Immunomodulation and tissue regeneration are fundamental mechanisms in MSC-based cellular therapy. These biological features are closely regulated in response to local environmental cues including the oxygen level, presence of growth factors and inflammatory cytokines, and other factors. Changes in the microenvironment during disease progression could provoke protective “pre-homeostatic” mechanisms in MSCs and further enhance their therapeutic efficiency [2932]. Indeed, our current findings show that MSCs preconditioned with LPS plus TNF-α, macrophage-associated inflammatory mediators, synergistically enhanced M2 macrophage polarization and osteogenic differentiation.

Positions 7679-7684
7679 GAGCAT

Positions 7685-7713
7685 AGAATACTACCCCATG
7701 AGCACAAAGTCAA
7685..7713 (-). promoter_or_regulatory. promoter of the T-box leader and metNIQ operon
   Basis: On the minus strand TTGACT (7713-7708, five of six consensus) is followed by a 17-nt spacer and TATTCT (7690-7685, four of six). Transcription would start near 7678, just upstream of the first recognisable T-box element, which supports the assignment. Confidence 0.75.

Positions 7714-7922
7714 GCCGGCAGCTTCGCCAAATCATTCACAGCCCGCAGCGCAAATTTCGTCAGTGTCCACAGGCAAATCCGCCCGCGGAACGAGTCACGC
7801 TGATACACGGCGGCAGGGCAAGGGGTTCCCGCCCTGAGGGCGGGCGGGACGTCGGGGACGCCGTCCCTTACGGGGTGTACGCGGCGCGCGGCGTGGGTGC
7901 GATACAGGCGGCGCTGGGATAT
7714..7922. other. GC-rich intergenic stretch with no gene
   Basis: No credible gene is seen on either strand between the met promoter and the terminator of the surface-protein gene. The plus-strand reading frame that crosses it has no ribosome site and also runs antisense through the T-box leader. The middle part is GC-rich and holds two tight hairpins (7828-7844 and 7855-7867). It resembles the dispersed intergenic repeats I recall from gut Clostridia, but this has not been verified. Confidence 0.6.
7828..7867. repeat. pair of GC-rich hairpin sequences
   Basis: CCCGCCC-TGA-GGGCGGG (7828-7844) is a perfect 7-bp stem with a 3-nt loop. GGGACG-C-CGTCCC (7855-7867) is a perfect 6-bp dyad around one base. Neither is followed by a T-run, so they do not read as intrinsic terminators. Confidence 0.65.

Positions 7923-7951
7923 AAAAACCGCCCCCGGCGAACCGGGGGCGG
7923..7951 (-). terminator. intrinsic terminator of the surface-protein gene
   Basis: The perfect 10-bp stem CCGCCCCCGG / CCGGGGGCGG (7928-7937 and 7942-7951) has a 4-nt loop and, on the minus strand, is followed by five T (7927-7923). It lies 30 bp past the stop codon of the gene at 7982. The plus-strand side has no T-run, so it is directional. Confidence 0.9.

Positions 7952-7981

Previous studies of MSC preconditioning have mainly focused on studying the effects of a single inflammatory mediator on MSCs [19, 2933]. These approaches have clarified valuable information regarding the biological features of MSCs. However, as the complex tissue microenvironment contains multiple inflammatory factors, we speculated that it might be possible to further enhance the beneficial osteogenic and immunomodulatory properties of MSCs by exposing the cells to multiple inflammatory mediators. IFN-γ is mainly produced by activated Th1 lymphocytes and is a crucial regulator of both innate and adaptive immune response [34]. Ren et al. [17] demonstrated that MSC-mediated suppression of T-lymphocyte activation required the presence of IFN-γ and one of the proinflammatory cytokines TNF-α, IL-1α, or IL-1β. LPS is a potent ligand for macrophages that activates the proinflammatory response including TNF-α production via TLR4 signaling. TNF-α is a strong proinflammatory cytokine, produced in high amounts during inflammatory and immune reaction by various cells including M1 macrophages and Th1 cells. Our preconditioning strategy using high-dose LPS and TNF-α could incite physiological protective mechanisms against an overt inflammatory reaction and enhance the immunomodulatory properties of MSCs [19]. However, the proinflammatory stimulation-induced immunomodulation could also manipulate the infiltrated MSCs into tumor-derived MSCs and enhance tumor progression [35]. Indeed, as both TLR ligands and macrophage-derived TNF-α are likely to be present at the site of injury, they might work synergistically to induce the physiological transition from acute inflammation to tissue regeneration. Previous studies have shown that the application of MSCs preconditioned by a single factor improved tissue repair using in-vivo models [32, 36], demonstrating that ex-vivo conditioning with factors such as LPS/TNF-α can stably increase their therapeutic efficiency. The underlying mechanisms of synergistic effect by LPS plus TNF-α or other proinflammatory cytokines remain unclear.